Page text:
Q&As

In respect of an offence contrary to section 5A of the Road Traffic Act 1988 (being in charge of a vehicle while above the prescribed drug limit), is it incumbent to obtain a medical report showing when the drug might have left the defendant’s system?

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Published on LexisPSL on 14/10/2019

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  • In respect of an offence contrary to section 5A of the Road Traffic Act 1988 (being in charge of a vehicle while above the prescribed drug limit), is it incumbent to obtain a medical report showing when the drug might have left the defendant’s system?

In respect of an offence contrary to section 5A of the Road Traffic Act 1988 (being in charge of a vehicle while above the prescribed drug limit), is it incumbent to obtain a medical report showing when the drug might have left the defendant’s system?

Section 5A of the Road Traffic Act 1988 (RTA 1988) is a summary offence that came into force in March 2015 and is a strict liability offence avoiding the need to prove impairment.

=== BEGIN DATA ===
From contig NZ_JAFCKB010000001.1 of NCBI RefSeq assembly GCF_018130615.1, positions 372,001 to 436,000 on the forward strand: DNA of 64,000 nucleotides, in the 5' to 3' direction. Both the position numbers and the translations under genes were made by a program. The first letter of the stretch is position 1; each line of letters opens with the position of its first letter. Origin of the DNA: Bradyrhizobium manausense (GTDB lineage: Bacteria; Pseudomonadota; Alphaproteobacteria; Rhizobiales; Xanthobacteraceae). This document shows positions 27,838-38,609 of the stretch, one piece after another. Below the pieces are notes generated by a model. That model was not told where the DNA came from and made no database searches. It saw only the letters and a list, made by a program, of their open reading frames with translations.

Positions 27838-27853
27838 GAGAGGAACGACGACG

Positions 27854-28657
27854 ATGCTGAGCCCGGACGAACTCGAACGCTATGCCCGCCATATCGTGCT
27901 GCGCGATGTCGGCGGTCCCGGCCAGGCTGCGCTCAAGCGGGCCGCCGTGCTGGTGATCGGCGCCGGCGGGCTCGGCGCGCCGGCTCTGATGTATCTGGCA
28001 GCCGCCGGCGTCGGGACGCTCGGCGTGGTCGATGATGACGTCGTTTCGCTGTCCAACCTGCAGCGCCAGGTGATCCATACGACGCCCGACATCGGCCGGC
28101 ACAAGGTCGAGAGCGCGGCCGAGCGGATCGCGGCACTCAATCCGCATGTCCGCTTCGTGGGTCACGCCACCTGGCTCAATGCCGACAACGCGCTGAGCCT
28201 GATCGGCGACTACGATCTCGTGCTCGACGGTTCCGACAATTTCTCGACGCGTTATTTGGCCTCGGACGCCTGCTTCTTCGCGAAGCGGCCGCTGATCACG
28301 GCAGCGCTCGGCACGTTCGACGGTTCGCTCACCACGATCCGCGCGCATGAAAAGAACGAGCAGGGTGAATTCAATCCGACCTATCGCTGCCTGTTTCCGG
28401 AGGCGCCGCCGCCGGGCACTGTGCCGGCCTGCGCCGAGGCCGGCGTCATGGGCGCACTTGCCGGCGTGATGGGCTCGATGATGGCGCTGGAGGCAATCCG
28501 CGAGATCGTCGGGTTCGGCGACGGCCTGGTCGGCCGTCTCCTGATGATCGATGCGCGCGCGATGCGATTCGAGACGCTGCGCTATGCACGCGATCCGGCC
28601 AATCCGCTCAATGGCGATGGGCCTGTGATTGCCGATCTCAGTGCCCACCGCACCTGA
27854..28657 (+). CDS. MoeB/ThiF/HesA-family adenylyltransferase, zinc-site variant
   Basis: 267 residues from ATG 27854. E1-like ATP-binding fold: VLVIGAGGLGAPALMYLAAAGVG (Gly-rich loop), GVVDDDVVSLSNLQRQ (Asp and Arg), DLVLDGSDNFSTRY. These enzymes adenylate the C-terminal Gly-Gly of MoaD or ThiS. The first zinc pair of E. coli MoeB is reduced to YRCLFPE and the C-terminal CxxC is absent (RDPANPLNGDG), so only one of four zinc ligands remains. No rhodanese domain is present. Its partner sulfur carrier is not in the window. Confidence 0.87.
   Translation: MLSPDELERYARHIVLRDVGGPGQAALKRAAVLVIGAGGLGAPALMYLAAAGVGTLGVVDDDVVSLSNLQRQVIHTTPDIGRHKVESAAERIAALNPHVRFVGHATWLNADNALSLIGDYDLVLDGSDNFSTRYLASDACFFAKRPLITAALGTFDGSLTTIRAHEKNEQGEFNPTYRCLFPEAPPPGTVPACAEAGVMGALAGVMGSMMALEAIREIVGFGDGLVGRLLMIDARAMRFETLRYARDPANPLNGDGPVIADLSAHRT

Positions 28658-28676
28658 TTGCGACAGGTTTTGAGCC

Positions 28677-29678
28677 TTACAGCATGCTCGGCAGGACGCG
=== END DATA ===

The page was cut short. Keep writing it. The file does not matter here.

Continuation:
For this offence, prosecution are required only to prove that the level of drugs in the defendant’s body exceeded the specified limit.

A controlled drug is one that is listed in Part I of Schedule 2 to the Misuse of Drugs Act 1971 (MDA 1971). There is a list of 17 controlled drugs for the purposes of RTA 1988, s 5A which are captured by this offence, nine are legal and eight associated with medical use and can be legally prescribed.

The question whether it is incumbent to obtain a medical report showing when drug might have left the defendants system is determined by reference to RTA 1988, s 5A.

RTA 1988, s 5A(1)(b) and RTA 1988, s 5A(2) do not dictate that a report showing when the drug leaves the body is required. Rather, it requires the prosecution to prove that there must be evidence that the

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